Independent Third-Party Testing
The TADD has undergone thousands of rounds of testing by independent third-parties. We are working hard to get approval for distribution on all of the test reports. In the meantime, we have posted here the reports approved for public distribution.
US Army CHemical Biological Center
Evaluation of the SciK9 Training Aid Delivery Device for Containment of Powders
[Technical Report AD1143404]
The SciK9 Training Aid Delivery Device (TADD) was invented by the U.S. Army Combat Capabilities Development
Command Chemical Biological Center (Aberdeen Proving Ground, MD) to contain solid, powder, or liquid training
substances. The TADD is designed to enable free gas/vapor exchange and simultaneously prevent escape of a training aid
substance into the environment. This study demonstrates that the SciK9 TADD wholly contains powdered substances in the
form of fine particulates and does not allow release of any trace material into the surrounding environment. Experiments were
designed to evaluate short and long term stationary and dynamic containment of substances with a dry or wet membrane. In
addition, formation of condensation within the lid of the TADD was determined. Caffeine and benzylfentanyl were used as
surrogates for hazardous powdered narcotics and exposed to various experimental conditions. After analysis by mass
spectrometry, no traces of these substances were found on the outer surfaces of the TADD. The results demonstrate that SciK9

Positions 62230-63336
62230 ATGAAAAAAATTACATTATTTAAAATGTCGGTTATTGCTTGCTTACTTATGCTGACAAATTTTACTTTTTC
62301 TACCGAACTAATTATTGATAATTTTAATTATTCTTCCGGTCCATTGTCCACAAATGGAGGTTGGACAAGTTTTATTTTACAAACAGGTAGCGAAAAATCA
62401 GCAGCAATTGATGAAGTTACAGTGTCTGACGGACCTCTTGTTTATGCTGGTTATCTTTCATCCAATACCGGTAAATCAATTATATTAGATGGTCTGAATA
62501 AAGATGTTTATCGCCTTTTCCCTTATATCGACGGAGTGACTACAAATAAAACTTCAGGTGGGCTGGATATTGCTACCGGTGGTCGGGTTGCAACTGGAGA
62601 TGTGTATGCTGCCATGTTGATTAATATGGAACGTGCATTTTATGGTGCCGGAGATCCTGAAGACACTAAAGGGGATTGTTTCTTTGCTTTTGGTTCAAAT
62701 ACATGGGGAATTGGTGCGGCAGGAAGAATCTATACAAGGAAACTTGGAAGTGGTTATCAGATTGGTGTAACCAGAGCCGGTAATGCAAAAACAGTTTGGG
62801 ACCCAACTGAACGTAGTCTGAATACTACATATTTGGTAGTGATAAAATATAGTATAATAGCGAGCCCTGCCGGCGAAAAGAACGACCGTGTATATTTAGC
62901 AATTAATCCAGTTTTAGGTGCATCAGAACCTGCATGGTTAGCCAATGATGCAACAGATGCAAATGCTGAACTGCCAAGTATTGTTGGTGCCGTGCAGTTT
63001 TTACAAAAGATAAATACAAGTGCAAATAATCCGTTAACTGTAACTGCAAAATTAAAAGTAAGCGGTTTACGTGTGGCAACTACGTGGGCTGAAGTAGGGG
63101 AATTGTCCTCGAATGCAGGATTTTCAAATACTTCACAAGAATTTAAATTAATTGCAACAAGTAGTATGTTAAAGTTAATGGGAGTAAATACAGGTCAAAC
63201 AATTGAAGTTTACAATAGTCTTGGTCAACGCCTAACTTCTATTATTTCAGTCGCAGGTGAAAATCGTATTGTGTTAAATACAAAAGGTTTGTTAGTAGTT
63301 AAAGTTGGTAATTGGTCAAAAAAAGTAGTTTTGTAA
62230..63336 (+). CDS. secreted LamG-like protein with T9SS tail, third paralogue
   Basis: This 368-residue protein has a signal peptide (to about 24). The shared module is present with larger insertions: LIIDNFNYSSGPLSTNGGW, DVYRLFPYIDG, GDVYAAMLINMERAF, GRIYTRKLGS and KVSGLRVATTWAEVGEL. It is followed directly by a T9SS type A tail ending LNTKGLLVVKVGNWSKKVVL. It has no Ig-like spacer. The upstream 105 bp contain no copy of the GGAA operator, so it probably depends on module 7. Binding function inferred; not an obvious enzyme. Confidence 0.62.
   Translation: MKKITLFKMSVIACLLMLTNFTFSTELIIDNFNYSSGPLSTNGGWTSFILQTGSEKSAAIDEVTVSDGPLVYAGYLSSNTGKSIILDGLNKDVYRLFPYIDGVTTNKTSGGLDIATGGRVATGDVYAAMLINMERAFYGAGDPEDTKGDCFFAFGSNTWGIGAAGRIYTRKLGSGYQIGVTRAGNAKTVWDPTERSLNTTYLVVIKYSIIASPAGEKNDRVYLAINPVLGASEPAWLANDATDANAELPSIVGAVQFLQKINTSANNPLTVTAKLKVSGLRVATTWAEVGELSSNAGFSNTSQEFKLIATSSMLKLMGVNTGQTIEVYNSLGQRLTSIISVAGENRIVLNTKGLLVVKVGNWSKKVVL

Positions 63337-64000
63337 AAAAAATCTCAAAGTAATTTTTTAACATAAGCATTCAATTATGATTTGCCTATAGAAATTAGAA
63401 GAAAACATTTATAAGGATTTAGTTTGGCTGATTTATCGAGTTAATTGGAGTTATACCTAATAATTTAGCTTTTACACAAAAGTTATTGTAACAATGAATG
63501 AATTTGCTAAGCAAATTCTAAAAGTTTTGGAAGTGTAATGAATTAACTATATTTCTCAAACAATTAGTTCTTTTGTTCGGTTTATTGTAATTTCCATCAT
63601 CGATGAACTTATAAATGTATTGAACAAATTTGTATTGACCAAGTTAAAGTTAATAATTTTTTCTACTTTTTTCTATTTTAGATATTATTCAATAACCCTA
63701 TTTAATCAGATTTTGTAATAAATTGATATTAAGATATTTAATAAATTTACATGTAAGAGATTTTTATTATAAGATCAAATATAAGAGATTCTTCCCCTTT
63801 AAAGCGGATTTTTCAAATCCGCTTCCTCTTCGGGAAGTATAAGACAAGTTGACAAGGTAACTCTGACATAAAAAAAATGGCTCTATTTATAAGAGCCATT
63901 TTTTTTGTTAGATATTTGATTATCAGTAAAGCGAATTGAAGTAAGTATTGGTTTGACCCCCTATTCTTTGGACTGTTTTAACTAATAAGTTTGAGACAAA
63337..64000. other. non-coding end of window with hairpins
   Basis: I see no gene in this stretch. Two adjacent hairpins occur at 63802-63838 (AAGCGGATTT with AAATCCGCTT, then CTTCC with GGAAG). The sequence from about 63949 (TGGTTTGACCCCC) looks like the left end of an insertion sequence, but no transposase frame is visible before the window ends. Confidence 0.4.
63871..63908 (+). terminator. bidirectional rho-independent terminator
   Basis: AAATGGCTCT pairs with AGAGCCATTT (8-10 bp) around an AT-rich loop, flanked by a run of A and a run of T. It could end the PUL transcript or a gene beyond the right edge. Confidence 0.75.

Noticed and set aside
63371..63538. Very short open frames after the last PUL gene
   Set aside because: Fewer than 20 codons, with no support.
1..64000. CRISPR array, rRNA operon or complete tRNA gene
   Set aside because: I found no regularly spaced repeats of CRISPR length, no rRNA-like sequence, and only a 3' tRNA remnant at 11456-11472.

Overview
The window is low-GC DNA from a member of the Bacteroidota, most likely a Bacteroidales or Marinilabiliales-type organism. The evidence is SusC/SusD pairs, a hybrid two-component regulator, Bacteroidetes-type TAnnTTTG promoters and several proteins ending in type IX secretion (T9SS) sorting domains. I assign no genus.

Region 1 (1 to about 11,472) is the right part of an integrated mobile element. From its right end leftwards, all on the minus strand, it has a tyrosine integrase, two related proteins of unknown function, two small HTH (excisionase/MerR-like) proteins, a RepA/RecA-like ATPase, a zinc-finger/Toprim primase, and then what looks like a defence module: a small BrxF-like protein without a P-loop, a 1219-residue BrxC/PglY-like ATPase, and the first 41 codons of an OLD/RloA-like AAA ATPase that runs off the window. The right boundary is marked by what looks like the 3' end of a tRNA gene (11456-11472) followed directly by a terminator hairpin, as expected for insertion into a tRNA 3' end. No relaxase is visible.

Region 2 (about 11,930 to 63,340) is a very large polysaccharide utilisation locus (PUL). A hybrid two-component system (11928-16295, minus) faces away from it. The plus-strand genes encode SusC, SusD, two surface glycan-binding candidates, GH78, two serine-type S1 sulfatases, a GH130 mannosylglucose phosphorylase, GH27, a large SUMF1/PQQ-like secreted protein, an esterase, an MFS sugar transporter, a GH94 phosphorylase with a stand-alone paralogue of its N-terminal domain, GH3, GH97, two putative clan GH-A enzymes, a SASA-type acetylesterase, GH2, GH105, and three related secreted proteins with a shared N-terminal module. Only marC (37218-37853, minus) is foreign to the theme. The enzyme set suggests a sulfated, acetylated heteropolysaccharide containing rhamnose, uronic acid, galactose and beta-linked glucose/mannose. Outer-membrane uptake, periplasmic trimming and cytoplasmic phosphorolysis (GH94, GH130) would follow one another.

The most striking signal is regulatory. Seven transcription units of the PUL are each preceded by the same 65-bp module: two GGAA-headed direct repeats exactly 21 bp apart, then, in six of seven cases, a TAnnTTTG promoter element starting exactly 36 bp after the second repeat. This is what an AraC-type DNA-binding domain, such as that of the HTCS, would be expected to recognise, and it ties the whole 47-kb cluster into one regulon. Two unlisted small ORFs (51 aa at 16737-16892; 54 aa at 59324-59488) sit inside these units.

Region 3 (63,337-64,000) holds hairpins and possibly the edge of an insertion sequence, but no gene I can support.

TADDs can be used to safely train canines in the detection of powders such as narcotics after exposure to various experimental
Trials of Training Aid Delivery Device for
Underwater Oil Detection Canine Training
The various studies reported here show that TADDs can be used to train ODCs without exposing the water source to contamination by the target oil sample.
Odor molecules, which a trained ODC can identify, pass through the TADD membrane into water or air medium.
For effective utilization of the TADD, in-field training, the ODC should be imprinted and trained on the device containing the target, underwater.
University of Pennsylvania
Discrimination of SARS-CoV-2 infected patient
samples by detection dogs: A proof of concept
TADDs were utilized to contain potentially infectious SARS-CoV-2 patient samples:
"After sample inactivation, all samples were stored at a minimum of -20˚C cold storage until aliquoting. Samples from adults or children were combined, but only NP-40-inactivated urine was mixed with NP-40-inactivated urine, heat-inactivated urine was only mixed with heat-inactivated urine and heat-inactivated saliva was only mixed with heat-inactivated saliva. Samples were aliquoted into 400 uL volumes into SciK9 Training Aid Delivery Devices (TADD)."
TADDs were utilized during training in the Tactical Direction Canine Scent Wheel:
"Each wheel contained controls (e.g. SARS-CoV-2 negative samples treated with the same inactivation protocol as targets) as well as distractors (e.g. gloves, empty TADD, garlic on filter paper, SharpieTM marker on filter paper, TADD with coconut flavoring, paperclips, marinade on filter paper, empty cans etc), such that each port contained an odor."
German Armed Forces & University of Veterinary Medicine Hannover GERMANY
Scent dog identification of SARS-CoV-2 infections, similar across different body fluids
TADDs were used to contain infectious clinical samples of SARS-CoV-2 and the TADD membrane was subsequently tested via PCR swab to ensure viral containment. Supplementary Data Table 3 shows the data from the 68 TADDs that were tested and subsequently passed the viral containment tests.